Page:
The World Anti-Doping Agency (WADA) has claimed the Court of Arbitration for Sport (CAS) panel has failed to fully explain why it significantly reduced sanctions imposed on Russia in its decision published today.
WADA had imposed a four-year package of punishments on Russia in December 2018 after it found data from the Moscow Laboratory had been tampered with and manipulated.
A three-member CAS panel last month cut the period of sanctions to two years following an appeal by the Russian Anti-Doping Agency.
The panel ruled only Russian athletes who meet certain criteria will be able to compete as neutrals at events including Tokyo 2020, Beijing 2022 and the 2022 FIFA World Cup in Qatar.
Russia will not be able to host, or be granted the right the stage, any major events during the two-year period where the sanctions apply and it must be stripped of any World Championships it has already been awarded that are due to take place between now and December 16 2022 "unless it is legally or practically impossible" to do so.
But a number of sanctions imposed by WADA were significantly watered down by the panel, despite the three members heavily criticising Russia's conduct and confirming the country had sought to "cover-up the cover-up".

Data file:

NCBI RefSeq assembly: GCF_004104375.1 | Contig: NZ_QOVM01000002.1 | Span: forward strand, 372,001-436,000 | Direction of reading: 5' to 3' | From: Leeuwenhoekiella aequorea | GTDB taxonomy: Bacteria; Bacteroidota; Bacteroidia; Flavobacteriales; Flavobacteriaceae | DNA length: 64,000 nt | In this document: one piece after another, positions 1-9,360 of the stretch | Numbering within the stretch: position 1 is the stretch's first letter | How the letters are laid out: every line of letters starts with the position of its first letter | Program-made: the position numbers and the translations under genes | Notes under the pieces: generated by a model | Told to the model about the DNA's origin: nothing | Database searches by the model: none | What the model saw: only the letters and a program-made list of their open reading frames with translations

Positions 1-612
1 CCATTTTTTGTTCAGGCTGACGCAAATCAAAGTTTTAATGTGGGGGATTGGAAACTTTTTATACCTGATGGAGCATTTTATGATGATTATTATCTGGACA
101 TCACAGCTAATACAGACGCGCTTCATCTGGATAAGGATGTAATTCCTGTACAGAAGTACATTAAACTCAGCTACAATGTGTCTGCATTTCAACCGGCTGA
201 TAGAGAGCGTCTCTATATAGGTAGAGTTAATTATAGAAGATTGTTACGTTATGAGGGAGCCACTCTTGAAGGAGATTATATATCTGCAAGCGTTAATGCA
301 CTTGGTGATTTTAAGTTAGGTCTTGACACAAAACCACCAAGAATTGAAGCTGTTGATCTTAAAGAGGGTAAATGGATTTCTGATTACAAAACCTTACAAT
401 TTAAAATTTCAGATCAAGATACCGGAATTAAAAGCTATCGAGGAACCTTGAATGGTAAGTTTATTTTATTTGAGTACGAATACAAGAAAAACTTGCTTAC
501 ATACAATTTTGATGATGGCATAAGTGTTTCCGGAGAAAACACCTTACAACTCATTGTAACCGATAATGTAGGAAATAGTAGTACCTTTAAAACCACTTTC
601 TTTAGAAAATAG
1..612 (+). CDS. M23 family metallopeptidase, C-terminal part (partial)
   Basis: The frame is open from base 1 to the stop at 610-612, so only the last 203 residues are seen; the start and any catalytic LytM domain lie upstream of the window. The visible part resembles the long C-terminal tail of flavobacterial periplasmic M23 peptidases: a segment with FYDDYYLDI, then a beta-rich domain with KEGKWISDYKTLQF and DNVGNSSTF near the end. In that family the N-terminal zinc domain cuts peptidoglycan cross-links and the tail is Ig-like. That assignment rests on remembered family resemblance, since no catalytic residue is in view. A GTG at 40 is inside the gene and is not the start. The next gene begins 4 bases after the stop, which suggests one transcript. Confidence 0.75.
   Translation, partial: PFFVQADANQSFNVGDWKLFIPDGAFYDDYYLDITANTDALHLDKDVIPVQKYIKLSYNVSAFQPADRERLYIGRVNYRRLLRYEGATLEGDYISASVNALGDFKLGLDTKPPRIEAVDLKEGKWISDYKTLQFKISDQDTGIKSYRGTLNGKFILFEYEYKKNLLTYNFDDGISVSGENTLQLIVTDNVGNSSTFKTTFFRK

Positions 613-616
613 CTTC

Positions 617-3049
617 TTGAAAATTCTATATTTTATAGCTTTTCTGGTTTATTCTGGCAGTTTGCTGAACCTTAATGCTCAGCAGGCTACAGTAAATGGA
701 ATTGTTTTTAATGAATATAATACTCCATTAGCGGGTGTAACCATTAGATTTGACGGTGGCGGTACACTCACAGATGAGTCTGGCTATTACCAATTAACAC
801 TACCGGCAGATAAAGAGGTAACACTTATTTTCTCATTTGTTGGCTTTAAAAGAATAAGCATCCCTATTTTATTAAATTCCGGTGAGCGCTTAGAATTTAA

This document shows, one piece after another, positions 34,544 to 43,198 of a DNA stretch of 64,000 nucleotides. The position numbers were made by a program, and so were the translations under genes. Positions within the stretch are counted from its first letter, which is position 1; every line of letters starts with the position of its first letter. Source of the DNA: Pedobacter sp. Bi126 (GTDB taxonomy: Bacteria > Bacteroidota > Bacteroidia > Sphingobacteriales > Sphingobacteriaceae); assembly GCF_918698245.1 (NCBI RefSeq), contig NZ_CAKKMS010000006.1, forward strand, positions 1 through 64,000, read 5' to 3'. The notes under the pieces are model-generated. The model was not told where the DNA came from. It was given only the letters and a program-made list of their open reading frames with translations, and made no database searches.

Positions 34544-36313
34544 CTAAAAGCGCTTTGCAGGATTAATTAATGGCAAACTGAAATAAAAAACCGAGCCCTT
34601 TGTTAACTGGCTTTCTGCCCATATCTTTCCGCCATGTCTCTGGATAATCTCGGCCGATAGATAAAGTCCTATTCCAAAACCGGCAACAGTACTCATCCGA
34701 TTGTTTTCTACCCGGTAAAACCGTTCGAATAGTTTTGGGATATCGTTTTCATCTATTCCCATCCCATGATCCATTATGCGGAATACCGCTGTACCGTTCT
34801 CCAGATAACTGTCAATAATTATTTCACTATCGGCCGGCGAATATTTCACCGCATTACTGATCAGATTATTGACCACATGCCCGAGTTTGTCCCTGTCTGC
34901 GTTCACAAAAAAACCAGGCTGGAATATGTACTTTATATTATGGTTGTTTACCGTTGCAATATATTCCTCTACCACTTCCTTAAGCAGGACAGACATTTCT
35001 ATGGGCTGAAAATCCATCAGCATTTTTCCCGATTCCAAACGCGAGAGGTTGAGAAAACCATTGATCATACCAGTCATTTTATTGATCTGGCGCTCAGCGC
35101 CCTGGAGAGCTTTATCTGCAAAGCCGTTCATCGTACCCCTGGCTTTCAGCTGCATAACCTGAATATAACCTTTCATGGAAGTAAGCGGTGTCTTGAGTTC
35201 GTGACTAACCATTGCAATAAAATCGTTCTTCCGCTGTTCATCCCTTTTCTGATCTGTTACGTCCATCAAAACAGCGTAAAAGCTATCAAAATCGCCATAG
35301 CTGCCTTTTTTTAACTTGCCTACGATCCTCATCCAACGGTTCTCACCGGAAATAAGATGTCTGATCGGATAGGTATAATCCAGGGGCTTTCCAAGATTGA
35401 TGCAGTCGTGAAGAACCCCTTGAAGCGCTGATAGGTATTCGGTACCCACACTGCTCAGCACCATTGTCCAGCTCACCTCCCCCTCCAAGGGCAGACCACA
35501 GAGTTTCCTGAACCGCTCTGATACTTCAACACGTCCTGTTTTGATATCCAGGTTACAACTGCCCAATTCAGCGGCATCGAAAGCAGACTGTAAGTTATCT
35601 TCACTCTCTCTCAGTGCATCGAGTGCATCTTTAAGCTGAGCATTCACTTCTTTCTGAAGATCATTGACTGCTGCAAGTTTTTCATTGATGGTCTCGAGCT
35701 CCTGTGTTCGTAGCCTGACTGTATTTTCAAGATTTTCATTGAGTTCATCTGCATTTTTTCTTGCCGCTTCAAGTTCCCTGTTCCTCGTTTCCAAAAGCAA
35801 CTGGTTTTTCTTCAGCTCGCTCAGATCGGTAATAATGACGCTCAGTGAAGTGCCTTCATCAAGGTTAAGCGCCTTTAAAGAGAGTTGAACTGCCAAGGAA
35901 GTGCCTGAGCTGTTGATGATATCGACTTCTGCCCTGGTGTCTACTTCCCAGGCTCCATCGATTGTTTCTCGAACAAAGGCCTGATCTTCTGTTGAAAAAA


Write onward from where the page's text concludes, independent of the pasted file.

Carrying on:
WADA argued that Russia had engaged in a "cynical and sophisticated attempt to manipulate and delete analytical data to prevent the identification and prosecution of doped athletes" and that "appropriately addressing such misconduct is essential to the integrity of sport".
The watchdog submitted that the decision of its Executive Committee to impose the post-reinstatement criteria data requirement was an "opportunity for the Russian authorities to provide full and transparent disclosure of the Moscow data", enabling athletes guilty of offence to be punished and innocent athletes cleared.